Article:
We are familiar with the energy trilemma: addressing energy security, sustaining economic growth, and achieving environmentally friendly development. Now there is a fourth and equally important aspect, which is energy democracy. Energy democracy is an emergent social movement that integrates technological solutions with the political, economic, social and cultural transformation of energy systems with increased participation from end-users and marginalised groups.
The sustainable energy transition is more than just a hardware issue. Long term transition to renewables cannot just be addressed by simply deploying the technologies to the communities and assuming that people will continuously use them. Any clean and renewable energy intervention should invest in the people who use and adopt these renewable energy technologies. This means increasing their capabilities to manage these solar PV systems towards sustainable livelihood or more productive electricity use. This challenges current renewable energy interventions to invest in the processes and the people alongside the physical and technical components of the renewable energy system. Business and financing schemes should also be tailored to address not only the short-term energy needs of the communities but to improve the overall quality of life in these energy-poor areas.
Distributed energy systems like hybrid renewable energy or microgrid systems can be more suitable in off-grid communities with relatively low-income households. These households are mostly living on a day-to-day basis, and their ability to control their electricity consumption would be helpful in their allocation of everyday expenses. However, the main caveat of the effectiveness of distributed energy systems is that they should also be accompanied by decentralised management or organisational structure within the community.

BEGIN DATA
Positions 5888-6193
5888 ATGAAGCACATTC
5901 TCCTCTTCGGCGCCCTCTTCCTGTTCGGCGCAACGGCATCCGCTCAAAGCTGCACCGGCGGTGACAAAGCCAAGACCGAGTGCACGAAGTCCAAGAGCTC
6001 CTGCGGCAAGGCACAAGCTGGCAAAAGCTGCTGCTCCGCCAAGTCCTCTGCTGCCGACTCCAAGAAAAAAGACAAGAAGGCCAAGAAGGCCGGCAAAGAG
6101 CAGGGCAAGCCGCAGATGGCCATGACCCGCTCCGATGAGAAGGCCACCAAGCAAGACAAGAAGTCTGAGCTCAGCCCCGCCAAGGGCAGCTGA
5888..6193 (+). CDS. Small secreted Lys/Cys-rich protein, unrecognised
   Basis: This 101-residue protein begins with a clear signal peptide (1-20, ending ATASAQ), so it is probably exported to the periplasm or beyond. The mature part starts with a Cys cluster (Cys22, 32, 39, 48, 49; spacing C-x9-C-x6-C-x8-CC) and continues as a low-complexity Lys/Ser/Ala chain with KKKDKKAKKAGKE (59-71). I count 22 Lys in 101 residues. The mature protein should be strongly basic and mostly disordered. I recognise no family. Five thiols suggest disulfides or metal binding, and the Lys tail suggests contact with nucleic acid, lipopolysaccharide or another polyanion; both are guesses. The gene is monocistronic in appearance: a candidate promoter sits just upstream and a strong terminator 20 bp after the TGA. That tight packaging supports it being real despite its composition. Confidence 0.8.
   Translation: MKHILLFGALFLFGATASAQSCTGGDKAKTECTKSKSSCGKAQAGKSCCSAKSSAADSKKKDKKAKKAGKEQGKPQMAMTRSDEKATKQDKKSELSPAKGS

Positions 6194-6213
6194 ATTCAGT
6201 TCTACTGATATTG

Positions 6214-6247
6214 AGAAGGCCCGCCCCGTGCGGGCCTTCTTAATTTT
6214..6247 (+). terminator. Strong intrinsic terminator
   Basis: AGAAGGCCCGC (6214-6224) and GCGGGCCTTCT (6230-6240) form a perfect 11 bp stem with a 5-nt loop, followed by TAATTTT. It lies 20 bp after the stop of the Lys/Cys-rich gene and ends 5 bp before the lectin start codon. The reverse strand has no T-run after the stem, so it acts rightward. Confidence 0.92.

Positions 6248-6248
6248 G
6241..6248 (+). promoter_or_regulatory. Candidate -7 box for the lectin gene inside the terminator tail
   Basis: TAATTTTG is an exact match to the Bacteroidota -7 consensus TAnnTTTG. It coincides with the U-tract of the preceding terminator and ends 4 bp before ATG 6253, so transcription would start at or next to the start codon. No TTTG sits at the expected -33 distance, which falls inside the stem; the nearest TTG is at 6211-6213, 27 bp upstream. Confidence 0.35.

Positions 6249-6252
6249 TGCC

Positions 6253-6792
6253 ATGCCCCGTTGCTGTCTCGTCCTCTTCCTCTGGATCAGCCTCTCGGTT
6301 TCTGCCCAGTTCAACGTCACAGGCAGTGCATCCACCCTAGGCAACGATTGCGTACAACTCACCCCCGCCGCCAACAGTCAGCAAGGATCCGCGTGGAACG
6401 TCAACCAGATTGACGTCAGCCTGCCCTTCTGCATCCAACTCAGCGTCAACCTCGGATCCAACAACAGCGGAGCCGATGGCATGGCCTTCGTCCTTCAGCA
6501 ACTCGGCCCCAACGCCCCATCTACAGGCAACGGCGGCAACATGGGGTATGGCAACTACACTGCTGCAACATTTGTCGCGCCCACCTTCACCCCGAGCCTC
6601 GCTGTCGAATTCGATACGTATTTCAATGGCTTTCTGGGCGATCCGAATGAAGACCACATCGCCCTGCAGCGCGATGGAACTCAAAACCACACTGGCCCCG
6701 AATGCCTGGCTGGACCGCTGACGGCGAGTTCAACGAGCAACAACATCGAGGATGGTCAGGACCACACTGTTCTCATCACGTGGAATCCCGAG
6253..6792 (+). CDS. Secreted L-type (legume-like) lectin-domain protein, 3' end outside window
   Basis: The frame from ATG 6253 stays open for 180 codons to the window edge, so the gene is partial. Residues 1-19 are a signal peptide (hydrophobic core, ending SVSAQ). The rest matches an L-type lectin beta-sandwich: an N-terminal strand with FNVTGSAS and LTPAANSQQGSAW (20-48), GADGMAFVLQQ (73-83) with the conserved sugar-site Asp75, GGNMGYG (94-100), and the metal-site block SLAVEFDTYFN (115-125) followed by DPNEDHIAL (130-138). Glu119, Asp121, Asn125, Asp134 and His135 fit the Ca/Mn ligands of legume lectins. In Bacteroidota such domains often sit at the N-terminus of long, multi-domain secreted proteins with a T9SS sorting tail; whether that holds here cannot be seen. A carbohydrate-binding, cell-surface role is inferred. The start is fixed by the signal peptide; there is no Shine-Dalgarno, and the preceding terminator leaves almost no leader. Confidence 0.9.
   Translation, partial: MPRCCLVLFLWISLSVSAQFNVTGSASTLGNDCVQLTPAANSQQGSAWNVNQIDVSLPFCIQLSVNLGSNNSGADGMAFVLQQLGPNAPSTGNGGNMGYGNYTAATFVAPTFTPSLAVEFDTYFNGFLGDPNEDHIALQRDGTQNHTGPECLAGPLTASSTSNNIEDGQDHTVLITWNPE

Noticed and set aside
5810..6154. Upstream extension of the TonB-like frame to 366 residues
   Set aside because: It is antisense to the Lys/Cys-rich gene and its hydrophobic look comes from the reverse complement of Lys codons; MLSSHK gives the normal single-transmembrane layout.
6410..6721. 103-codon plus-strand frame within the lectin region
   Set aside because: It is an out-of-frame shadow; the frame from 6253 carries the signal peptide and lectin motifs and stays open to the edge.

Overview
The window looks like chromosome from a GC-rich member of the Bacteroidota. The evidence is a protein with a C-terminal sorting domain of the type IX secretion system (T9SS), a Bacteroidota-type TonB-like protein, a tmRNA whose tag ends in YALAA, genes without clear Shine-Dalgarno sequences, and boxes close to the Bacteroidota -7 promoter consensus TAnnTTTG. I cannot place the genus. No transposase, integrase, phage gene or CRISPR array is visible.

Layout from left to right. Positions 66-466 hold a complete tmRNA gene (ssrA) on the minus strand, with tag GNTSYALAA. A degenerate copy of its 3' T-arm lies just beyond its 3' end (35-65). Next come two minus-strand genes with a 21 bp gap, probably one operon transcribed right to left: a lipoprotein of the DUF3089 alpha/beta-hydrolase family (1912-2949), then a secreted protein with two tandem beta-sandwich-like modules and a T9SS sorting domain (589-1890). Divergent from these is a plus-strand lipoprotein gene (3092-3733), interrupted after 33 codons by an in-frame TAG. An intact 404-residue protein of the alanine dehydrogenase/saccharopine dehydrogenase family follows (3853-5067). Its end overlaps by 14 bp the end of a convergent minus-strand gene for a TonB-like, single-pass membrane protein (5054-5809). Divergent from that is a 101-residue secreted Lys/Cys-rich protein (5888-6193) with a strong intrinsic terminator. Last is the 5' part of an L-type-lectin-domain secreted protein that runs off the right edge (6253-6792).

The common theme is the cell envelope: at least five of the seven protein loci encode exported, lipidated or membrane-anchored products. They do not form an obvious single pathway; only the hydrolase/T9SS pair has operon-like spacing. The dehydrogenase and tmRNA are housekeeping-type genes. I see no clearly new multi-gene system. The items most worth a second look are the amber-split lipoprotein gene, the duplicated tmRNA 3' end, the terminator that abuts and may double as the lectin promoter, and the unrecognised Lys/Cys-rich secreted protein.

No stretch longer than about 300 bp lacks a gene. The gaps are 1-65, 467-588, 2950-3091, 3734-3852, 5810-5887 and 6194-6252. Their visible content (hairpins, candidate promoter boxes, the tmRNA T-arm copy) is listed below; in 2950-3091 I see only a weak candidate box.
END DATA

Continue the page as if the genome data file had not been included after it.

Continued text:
Allowing more avenues for local and community stakeholders to participate directly in the decision-making process can help policies reflect their direct energy realities and socio-economic needs. In the region, there have been efforts to highlight the role of women and indigenous people in coming up with localised energy solutions and encourage community-based approaches and engagement towards long-term energy transition. For example, the 70 small-scale hydropower plants built by the People Centered Business and Economic Institute (IBEKA), was founded by a woman, Tri Mumpuni Iskandar. They have supplied electricity to half a million Indonesians in a rural area. In the Philippines, the growing solar rooftop installations and the lobbying efforts by many local organisations have successfully driven the government to amend the net metering rules to include attractive incentives.